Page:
|GRABOWSKI, JULIE - NC STATE UNIVERSITY
|Truong, Van Den
|DAUBERT, CHRISTOPHER - NC STATE UNIVERSITY
Submitted to: Lebensmittel Wissenschaft und Technologie
Publication Type: Peer Reviewed Journal
Publication Acceptance Date: 2/27/2007
Publication Date: 11/14/2007
Citation: Grabowski, J.A., Truong, V., Daubert, C.R. 2007. Nutritional and rheological characterization of spray dried sweetpotato powder. Lebensmittel Wissenschaft und Technologie. 41:206-216.
Interpretive Summary: Processing of sweetpotatoes into spray-dried powders is an approach to convert this highly nutritious vegetable into a functional ingredient. Recently, we reported that spray-drying of sweetpotato puree is technically feasible using alpha-amylase to reduce puree viscosity and maltodextrin to facilitate drying. Further physicochemical characterization of the produced powders is needed to determine potential applications of sweetpotato powders in processed food products. Thus, nutrient analysis and rheological characterization of sweetpotato powders were performed. Results indicated that spray-drying significantly reduced the amount of beta-carotene and ascorbic acid in the final product. Additionally, the all-trans form of beta-carotene was further transformed to the cis-isomer during dehydration. The viscosity of reconstituted powder solutions was much lower than that of the puree at the same solid concentration. Maltodextrin greatly increased the dispersibility of powder particles in solution and contributed to decreased viscosity. Reconstituted sweetpotato slurries did behave similarly to pre-gelatinized starch solutions. Thus, sweetpotato powder has the potential to be utilized as a functional ingredient for enhancing natural color and flavor, and acting as a thickening ingredient like pre-gelatinized starches in food systems. However, the nutrient retention of spray dried sweetpotato powders would have to be further improved to make the powders more attractive to food product developers and consumers.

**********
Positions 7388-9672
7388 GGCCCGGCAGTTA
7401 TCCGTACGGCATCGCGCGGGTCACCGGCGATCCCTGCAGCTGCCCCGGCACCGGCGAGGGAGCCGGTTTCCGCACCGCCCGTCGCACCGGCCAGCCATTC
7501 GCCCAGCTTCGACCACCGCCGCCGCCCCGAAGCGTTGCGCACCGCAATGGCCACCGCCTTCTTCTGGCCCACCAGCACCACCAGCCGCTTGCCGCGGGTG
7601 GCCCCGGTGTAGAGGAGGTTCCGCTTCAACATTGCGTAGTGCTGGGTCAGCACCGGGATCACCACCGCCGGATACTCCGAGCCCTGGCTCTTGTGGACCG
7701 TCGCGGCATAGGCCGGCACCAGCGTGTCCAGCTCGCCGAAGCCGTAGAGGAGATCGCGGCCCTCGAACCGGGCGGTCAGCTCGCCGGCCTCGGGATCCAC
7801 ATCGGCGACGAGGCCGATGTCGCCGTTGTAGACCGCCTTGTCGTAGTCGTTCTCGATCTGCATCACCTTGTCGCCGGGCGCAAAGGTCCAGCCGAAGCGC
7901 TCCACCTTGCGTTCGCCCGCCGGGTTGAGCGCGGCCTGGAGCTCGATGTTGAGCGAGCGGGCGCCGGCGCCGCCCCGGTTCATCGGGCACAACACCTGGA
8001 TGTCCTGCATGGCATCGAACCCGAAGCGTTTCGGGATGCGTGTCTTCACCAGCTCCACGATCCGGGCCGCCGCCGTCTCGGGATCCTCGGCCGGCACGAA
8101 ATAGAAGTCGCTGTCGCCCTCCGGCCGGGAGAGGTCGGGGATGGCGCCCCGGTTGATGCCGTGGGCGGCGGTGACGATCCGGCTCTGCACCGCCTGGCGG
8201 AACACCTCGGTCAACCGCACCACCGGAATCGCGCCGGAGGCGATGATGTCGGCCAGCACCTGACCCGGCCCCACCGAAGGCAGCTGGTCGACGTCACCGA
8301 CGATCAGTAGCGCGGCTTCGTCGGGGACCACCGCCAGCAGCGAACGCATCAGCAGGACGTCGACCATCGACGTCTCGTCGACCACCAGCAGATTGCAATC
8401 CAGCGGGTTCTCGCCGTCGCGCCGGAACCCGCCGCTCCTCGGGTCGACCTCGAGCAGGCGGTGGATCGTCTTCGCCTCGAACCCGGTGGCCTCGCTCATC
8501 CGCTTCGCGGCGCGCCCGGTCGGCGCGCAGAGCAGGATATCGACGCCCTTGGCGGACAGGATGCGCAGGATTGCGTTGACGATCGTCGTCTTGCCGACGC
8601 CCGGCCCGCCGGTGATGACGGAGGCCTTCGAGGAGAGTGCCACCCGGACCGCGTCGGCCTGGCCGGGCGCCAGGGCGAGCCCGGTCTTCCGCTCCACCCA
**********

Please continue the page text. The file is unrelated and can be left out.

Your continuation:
Technical Abstract: Spray drying feasibility of sweetpotato puree is enhanced using alpha-amylase treatment to reduce puree viscosity and maltodextrin addition to facilitate drying. To better determine potential applications of powders produced with various levels of amylase and maltodextrin, nutrient composition and rheological properties of the hydrated spray dried sweetpotato powders were examined and compared with sweetpotato puree. Proximate composition, beta-carotene, vitamin C, and mineral analyses were performed. Steady shear rheology of reconstituted powder solutions was also evaluated at different temperatures and shear rates. Spray drying significantly reduced the '-carotene and ascorbic acid contents. Additionally, the all-trans form of beta-carotene was further transformed to the cis-isomers during dehydration. The viscosity of the reconstituted solutions was much lower than that of the puree at the same solid concentration. Rheologically, the reconstituted sweetpotato slurries behaved similarly to pregelatinized starch solutions. Thus, spray dried sweetpotato powders have a potential to enhance food systems as a thickener despite the need for increased nutrient retention.